Pedalling fear

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It’s been interesting to see the debate in the press over the last few days on whether children should be allowed to cycle to school. The catalyst for this, outrage on one side and support on the other, has been the Schonrock family and specifically their 5 and 8 year old ‘being allowed’ to cycle a mile to school in Dulwich. The Telegraph article is here but there are plenty of others, e.g the BBC
What’s very interesting is the school threatening to report the matter to Social Services (I’d be surprised if Social services felt this was worthy of taking further given the very real demands on their resources and time).
As a parent and a Youth Worker I experience a tension sometimes. As a Youth worker I know my children need to grow, learn, risk and gain confidence, something they cannot do by being controlled, ferried and inoculated from embracing life. As a parent though I do get nervous but I do know that’s about my anxiety and shouldn’t be the driver of what my children do and don’t do.
My youngest cycles a busy couple of miles to school or walks (and gets lifts sometimes instead) and has done since he was 9. It’s been a real boost to his confidence and sense of self. It also seems to have reduced his anxiety about facing new challenges.
I’ve heard some sort of story or parable about a particular moth that endures an enormous struggle to emerge from it’s chrysalis. The story also details that an attempt to help it emerge by cutting the edges of the chrysalis will result in the Moth never being able to fly. The battling to emerge from the chrysalis being an essential component in the animating of it’s wings. I also seem to recall it had some relevance to this but I forget why now.
Captains Log Supplemental:
I’m also always interested in the debate often enters the arena of the roads not being safe for cyclists therefore they shouldn’t be on them, rather than, our roads are dangerous; maybe we should re-think the pre-eminence and dominance of motor vehicles.

Low and fast

My son H has inherited a love of cycling from me, either through nature or nuture, but most probably both. He is unable to ride a conventional bike but for the last few years the good folk at KMX have supplied urban assault vehicles for him that are a million miles from some of the truly awful special-needs bikes we have encountered (thankfully there are now also some great ones too).
hase shot alu.jpgH has outgrown his KMX though and we have been searching for an adult bike for him. The one that stood out as THE one was the German Kettwiesel built by Hase, a delta trike that handles and rides brilliantly. The BIG shock though was just how expensive they are and the quote we were given was eye wateringly large. So I started to hunt for a second hand one although they are rarer that hens false teeth. Incredibly though one came up for sale in North East Scotland even having the ‘mountain drive‘ H would need to be able to get up and out of our estate. Despite the fact that the North East of Scotland is a long long long way away, it was too good a chance to miss it and I enquired excitedly ….. but sadly it had just been promised to someone else. I posted my details up on the Forum though and said I was still interested if the deal fell through.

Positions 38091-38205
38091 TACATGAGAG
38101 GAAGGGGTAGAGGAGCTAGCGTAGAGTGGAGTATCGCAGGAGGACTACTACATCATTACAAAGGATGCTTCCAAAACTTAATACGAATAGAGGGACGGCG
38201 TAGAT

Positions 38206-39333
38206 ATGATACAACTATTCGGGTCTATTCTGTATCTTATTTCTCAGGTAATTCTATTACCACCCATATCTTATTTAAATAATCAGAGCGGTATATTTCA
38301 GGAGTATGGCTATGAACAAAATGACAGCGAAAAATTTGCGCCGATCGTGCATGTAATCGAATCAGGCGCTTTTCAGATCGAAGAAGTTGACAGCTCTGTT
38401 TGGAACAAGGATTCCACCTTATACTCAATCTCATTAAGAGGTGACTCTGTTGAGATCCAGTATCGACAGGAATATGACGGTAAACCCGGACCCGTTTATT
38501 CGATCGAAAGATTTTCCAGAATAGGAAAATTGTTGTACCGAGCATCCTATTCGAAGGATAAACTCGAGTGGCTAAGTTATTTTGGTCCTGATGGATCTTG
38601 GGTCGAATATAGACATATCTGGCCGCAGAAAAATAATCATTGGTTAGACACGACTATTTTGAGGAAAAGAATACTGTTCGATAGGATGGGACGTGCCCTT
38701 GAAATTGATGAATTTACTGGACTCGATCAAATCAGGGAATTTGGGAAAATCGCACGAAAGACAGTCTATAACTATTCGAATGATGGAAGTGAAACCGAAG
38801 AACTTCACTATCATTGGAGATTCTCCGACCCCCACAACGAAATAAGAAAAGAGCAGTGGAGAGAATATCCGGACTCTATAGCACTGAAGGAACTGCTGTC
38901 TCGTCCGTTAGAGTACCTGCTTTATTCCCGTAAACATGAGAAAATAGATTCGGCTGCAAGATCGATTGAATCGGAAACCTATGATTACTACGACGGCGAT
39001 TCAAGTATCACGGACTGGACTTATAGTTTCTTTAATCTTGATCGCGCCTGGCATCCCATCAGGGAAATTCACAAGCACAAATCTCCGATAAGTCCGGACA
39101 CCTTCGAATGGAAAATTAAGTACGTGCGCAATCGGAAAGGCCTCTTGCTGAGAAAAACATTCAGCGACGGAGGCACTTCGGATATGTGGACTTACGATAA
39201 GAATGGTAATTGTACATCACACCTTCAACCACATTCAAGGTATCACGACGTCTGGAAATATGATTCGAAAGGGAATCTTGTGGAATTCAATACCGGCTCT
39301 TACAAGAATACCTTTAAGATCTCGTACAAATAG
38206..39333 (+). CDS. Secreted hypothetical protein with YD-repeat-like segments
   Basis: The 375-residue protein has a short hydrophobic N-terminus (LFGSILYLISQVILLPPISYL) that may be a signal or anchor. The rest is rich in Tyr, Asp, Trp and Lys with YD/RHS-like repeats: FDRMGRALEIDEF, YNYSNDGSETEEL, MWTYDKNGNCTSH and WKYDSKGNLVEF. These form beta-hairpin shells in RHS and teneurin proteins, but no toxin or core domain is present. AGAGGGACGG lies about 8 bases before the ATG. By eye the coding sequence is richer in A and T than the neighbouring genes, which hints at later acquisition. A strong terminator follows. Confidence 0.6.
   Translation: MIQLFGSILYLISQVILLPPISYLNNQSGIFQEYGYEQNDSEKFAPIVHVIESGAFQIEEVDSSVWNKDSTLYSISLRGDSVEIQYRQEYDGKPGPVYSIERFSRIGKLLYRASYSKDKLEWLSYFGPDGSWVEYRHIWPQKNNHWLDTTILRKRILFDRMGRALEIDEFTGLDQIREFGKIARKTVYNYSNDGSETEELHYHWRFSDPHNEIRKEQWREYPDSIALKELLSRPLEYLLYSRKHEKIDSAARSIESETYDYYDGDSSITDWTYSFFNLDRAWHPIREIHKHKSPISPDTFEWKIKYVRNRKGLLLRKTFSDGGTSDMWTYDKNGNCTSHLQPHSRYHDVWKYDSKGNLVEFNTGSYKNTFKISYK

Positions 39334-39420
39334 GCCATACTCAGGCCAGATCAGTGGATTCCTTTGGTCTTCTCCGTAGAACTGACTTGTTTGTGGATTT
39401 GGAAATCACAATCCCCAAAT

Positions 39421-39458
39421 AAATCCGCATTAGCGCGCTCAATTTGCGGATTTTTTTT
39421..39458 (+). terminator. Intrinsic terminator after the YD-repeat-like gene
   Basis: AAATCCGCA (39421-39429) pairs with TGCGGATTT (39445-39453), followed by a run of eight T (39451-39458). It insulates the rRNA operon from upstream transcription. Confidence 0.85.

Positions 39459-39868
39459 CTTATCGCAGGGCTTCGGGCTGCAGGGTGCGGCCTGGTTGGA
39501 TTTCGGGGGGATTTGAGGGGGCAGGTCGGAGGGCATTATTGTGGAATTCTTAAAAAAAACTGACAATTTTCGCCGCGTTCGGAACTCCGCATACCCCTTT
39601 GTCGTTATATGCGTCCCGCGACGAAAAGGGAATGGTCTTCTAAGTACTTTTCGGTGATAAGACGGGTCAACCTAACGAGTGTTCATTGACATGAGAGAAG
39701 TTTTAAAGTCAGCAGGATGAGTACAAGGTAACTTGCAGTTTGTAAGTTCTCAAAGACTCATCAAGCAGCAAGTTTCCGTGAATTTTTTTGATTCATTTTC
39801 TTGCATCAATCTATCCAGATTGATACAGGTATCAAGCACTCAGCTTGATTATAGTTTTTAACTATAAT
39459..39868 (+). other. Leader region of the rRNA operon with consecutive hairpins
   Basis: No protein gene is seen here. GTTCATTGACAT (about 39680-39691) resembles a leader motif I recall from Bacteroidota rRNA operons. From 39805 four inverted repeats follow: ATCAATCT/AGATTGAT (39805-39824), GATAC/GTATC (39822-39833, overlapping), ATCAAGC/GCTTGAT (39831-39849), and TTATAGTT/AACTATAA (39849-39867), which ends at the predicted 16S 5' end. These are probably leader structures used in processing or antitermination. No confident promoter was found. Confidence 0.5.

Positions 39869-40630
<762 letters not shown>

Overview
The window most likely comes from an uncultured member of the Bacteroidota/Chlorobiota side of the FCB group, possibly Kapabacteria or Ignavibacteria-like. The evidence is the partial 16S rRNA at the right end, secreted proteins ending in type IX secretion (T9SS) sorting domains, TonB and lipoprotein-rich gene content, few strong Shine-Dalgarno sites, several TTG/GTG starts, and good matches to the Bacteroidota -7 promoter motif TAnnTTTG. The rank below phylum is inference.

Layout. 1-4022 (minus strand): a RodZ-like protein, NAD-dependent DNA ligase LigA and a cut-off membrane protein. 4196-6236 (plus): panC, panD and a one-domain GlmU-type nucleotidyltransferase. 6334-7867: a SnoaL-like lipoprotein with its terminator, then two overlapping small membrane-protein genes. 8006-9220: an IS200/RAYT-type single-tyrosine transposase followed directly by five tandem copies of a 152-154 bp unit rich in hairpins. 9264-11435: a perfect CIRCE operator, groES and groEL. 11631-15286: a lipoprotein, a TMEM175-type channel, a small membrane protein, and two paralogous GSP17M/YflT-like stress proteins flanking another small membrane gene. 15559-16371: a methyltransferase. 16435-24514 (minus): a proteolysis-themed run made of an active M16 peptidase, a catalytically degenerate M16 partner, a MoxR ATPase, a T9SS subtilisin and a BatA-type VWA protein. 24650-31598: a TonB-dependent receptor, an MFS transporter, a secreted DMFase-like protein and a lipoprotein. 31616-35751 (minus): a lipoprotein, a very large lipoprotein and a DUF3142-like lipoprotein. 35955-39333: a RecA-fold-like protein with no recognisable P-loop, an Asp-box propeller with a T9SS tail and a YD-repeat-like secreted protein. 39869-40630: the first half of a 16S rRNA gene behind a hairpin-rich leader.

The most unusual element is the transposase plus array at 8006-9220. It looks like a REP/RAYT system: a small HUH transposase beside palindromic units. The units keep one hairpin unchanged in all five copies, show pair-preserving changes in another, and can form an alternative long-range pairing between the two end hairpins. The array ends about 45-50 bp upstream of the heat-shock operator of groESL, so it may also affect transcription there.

In half term I got an e-mail from a really nice guy in Norfolk who’d bought the trike but decided that it wasn’t right for him, asking if I was still interested. How cool is that? H and I only had to drive 150 miles each way to fetch it rather that the 1100 mile round trip to where it had been previously.
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The bike is the wasps-nipples* and H loves it with a passion. Inevitably (for those who know H) there have been a couple of crashes. My favourite was the one where he lost it at speed flipped himself off and into a fence allowing the bike to both crash into him and ride over him. But we’ve been for some rides as a family and are thoroughly enjoying how much he is enjoying it. Fab. I actually like riding it too BUT H is very clear that I have my own bike! There is a cool trick you can do with a Kettwiesel though if you get more than one, you can convert them to a tandem or even multi-tandem SO watch this space 🙂

* better than the bees knees

Cars must be pushed for the next 200 yds

dismount.jpgPedalling to the gig this afternoon along the cycleways and roads of Berkshire I was reflecting on an oft encountered sign that really winds me up! The offending notice being “Cyclists dismount!”
Forgive me as I descend into a rabid amalgam of Basil Fawlty and Victor Meldrew but really, what is the point of creating a cycle way that you are then asked not to cycle on???